Experience and Pictorial Representation: Wollheim's Seeing-in and Merleau-Ponty's Perceptual Phenomenology
Contemporary aesthetics includes a project directed at understanding the nature of pictorial representation. Three types of theories enjoy recent favor. One explains pictorial representation by way of resemblance or experienced resemblance between the picture and what it represents. A second employs interpretation: the spectator looks at a picture and interprets conventionally determined symbols found therein to mean what it represents. The third describes pictorial representation as a matter of experience. On this approach, when the spectator looks at a picture she has a visual experience of the thing represented.
Key components of representation include the representation bearing artifact and the human activity that produces it. An adequate account of pictorial representation must neglect neither. Theories focusing on resemblance fail to account for the human role in representation so that a picture may represent only what it can resemble. Theories making interpretation of conventional symbols the key fail to account for the role visible properties play in grounding representation. Wollheim's experience based theory, however, unifies the visible properties of the artifact and the intentions of the artist in a single experience, called seeing-in, whereby a spectator sees in a picture what an artist intends to represent.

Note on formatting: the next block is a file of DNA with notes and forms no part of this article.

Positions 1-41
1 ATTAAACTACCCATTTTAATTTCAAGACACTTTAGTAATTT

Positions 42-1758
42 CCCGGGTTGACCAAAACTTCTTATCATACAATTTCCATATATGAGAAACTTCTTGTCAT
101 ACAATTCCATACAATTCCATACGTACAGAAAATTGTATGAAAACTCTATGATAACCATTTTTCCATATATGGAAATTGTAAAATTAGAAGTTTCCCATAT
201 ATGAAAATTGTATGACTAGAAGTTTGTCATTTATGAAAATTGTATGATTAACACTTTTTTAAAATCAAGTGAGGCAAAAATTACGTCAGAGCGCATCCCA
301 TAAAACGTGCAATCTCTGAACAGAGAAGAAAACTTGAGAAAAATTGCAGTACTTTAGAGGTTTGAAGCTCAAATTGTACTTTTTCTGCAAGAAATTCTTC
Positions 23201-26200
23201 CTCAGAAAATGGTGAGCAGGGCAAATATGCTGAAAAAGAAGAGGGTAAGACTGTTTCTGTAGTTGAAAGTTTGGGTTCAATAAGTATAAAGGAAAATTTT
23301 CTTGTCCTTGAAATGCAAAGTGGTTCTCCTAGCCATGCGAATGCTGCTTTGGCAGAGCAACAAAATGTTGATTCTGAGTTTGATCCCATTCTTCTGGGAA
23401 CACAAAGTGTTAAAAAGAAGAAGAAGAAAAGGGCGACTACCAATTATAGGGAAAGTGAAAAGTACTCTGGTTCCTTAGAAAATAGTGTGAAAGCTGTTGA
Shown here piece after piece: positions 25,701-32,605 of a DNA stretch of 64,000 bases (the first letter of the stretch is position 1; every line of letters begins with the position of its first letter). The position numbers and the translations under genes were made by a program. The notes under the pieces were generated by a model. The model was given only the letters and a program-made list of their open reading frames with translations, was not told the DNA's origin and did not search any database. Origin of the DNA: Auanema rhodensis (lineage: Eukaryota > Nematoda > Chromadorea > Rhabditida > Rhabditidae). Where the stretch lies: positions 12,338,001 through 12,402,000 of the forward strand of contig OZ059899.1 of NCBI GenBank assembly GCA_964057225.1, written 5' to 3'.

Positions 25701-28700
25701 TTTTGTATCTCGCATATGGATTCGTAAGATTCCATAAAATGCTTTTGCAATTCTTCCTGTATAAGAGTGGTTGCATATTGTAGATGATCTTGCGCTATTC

Wollheim fails to specify just how visible properties of the artifact ground seeing-in. His account of seeing-in raises other curiosities as well. These issues can be dealt with if we apply phenomenological concepts developed by Merleau-Ponty in his Phenomenology of Perception to our experience of pictures as a method of enriching Wollheim's account of seeing-in.